Lithuania - US Relations
Since the restoration of Lithuania’s independence, the partnership between the United States of America and Lithuania has been the priority of the country’s foreign policy. Relying on the approach “the more prominent the presence of the US in Europe, the safer Lithuania will be”, Lithuania has always been an active supporter of US involvement in the European security system. Lithuania’s reliance on this partnership is governed by security needs characterised by one specific feature – the search for a positive balance of power in the region. Lithuania’s view is that US involvement is the only factor that could stabilise the security situation in the region and ensure Lithuania’s emergence from the “grey” security zone.
TheUS-Lithuanian relationship dates back to the middle of the 20th century. America was one of the first to recognize the independence of Lithuania in 1920’s. The United States established diplomatic relations with Lithuania on July 28, 1922. The Soviet invasion forced the closure of the Legation to Lithuania on September 5, 1940, but Lithuanian representation in the United States continued uninterrupted. The United States never recognized the forcible incorporation of Lithuania into the USSR. The US Administration’s consistent policy of non-recognition of Soviet occupation enabled the Lithuanian diplomatic representation to retain the status of the Lithuanian Legation to the United States.
In 2011, the United States and Lithuania celebrated the 20th anniversary of the re-establishment of Baltic independence. Lithuania has enjoyed most-favored-nation treatment with the United States since December 1991.
Since 1992, the United States has committed more than $100 million in Lithuania to economic and political transformation and to humanitarian needs. The United States and Lithuania signed an agreement on bilateral trade and intellectual property protection in 1994 and a bilateral investment treaty in 1997. In 1998, the United States signed a "Charter of Partnership" with Lithuania and the other Baltic countries establishing bilateral working groups focused on improving regional security, defense, and economic issues. In November 2008 Lithuania joined the Visa Waiver Program, which allows Lithuanians short-term travel to the United States visa-free.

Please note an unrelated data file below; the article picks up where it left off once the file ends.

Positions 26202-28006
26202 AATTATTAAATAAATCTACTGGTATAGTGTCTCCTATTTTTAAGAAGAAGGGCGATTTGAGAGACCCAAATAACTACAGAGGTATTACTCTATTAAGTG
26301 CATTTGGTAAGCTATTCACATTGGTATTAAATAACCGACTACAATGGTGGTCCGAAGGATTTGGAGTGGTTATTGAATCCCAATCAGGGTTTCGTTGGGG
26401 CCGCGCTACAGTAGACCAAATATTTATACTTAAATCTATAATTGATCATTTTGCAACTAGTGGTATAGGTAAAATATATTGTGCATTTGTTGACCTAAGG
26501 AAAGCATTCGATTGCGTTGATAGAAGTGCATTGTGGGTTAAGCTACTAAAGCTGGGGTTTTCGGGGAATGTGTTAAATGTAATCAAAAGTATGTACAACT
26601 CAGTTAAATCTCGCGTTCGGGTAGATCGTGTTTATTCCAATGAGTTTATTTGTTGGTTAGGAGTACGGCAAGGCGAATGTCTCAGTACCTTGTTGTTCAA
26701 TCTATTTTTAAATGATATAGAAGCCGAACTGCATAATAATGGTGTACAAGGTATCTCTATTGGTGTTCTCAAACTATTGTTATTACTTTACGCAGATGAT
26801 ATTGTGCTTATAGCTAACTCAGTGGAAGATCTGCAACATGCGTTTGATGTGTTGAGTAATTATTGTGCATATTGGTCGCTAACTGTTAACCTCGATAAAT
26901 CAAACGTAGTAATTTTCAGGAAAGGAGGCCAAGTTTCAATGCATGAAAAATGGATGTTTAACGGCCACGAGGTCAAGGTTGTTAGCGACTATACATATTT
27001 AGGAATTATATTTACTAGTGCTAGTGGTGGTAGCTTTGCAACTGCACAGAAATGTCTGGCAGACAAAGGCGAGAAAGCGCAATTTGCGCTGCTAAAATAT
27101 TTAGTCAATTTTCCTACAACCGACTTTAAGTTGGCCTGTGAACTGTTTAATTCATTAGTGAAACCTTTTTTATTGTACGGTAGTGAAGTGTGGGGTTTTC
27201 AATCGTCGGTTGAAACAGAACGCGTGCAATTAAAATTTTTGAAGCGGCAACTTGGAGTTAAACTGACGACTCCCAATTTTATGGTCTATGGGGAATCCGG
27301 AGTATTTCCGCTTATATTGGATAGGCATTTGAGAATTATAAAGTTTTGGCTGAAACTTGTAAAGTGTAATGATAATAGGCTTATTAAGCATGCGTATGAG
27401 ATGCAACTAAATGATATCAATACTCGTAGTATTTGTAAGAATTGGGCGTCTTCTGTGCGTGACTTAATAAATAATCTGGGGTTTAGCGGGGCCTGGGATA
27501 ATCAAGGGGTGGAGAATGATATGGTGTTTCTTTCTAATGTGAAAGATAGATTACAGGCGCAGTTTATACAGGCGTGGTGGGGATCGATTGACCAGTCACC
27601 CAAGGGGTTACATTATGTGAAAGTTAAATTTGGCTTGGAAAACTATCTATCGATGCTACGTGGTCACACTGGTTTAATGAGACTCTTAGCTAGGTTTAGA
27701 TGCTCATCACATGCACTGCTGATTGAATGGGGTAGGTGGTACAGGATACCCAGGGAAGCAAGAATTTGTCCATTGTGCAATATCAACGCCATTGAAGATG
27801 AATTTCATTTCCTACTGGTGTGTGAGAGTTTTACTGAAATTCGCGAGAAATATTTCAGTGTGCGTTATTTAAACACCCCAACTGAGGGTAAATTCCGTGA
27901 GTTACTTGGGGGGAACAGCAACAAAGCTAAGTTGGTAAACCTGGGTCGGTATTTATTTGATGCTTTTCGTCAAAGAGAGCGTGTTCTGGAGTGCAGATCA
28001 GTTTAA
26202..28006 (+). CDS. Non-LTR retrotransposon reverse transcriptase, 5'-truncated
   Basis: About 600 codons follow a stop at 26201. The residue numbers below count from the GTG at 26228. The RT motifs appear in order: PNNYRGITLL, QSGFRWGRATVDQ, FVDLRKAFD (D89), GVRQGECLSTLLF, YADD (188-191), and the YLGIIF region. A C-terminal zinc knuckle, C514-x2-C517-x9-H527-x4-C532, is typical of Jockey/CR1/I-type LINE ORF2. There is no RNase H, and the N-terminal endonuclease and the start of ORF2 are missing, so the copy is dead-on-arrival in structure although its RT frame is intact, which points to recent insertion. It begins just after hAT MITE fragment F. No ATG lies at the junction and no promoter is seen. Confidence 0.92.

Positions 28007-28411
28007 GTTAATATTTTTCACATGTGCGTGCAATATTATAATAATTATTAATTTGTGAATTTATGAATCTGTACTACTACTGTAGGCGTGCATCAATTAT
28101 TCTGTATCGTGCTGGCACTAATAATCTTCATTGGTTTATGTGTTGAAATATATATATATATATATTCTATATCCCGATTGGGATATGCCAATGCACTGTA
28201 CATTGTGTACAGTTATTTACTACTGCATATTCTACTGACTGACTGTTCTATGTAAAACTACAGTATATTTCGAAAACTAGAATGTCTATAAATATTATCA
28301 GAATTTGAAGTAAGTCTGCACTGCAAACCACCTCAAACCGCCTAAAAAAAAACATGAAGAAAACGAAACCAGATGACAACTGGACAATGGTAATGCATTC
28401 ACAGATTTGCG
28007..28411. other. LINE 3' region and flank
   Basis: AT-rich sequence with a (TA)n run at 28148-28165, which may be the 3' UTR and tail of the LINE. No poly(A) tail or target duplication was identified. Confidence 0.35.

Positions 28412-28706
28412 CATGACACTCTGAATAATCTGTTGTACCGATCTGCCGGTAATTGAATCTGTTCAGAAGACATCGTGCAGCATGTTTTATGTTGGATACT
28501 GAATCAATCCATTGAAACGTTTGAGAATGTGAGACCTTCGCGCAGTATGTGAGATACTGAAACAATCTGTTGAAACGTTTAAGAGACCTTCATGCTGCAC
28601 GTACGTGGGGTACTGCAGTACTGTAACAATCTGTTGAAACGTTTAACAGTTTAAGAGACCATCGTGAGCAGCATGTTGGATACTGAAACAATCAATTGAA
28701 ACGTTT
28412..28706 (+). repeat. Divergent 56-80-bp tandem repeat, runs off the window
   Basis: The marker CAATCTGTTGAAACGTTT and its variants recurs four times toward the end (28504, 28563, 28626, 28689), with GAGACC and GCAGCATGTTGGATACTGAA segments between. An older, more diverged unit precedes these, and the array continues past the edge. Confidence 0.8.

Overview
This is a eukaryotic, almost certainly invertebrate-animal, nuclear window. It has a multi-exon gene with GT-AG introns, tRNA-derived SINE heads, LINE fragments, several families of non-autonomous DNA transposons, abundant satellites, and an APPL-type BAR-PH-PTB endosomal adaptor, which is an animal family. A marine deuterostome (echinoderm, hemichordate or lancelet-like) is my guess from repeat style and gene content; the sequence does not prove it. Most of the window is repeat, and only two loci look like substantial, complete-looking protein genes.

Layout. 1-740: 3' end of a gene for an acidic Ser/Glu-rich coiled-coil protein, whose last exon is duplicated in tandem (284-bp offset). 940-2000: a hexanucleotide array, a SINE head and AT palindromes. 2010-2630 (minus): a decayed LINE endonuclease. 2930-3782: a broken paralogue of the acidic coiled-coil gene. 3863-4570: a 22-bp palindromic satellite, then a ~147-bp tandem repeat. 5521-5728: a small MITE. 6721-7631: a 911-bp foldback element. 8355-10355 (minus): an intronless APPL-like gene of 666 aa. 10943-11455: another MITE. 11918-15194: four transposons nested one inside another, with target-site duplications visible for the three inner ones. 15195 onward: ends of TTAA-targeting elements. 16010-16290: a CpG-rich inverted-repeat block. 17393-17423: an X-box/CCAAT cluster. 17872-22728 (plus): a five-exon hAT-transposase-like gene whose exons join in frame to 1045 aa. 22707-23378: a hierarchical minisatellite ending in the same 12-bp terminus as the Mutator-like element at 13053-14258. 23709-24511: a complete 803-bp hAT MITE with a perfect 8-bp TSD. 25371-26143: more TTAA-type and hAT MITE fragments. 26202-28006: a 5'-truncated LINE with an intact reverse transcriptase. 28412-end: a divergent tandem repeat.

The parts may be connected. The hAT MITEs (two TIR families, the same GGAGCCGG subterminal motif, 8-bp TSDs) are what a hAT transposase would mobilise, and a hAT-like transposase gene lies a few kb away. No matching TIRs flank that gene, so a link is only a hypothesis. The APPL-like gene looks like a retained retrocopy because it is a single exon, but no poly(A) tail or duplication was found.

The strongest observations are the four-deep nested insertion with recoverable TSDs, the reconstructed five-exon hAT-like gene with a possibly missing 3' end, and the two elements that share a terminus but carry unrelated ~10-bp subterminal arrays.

Lithuania has greatly benefited from the programs of the US governmental and non-governmental organizations which offered generous assistance in strengthening the young institutions of Lithuania’s democratic government, society and its emerging free-market economy.
The Charter of Partnership Between the Baltic States and the United States of America signed on January 16, 1998 in Washington, D.C. played a key role during the accession of Lithuania to NATO. When NATO membership of Lithuania and two other Baltic states took effect in March 2004, the objective of the US-Baltic Partnership Charter was achieved. Therefore, new forms of cooperation and regional initiatives developed within the Baltic Charter, such as Enhanced Partnership in Northern Europe (e-PINE).
Lithuania's alliance with the US is rooted in longstanding US support for its independence during the Soviet occupation, shared democratic values, and the personal ties of Lithuanian immigrants to the US. Lithuania particularly values the US partnership, because the Transatlantic relationship, along with EU and NATO membership, are considered key to Lithuania's continued independence and protection from the possibility of Russian aggression or undue interference in the economic, political and social -- as well as security -- spheres.
The US non-recognition policy of Soviet occupation, support in regaining independence in 1990 and theUS crucial role in advocating Lithuania’s membership in the Euro-Atlantic institutions stand as the finest examples of the “special” Lithuania-U.S. relations.
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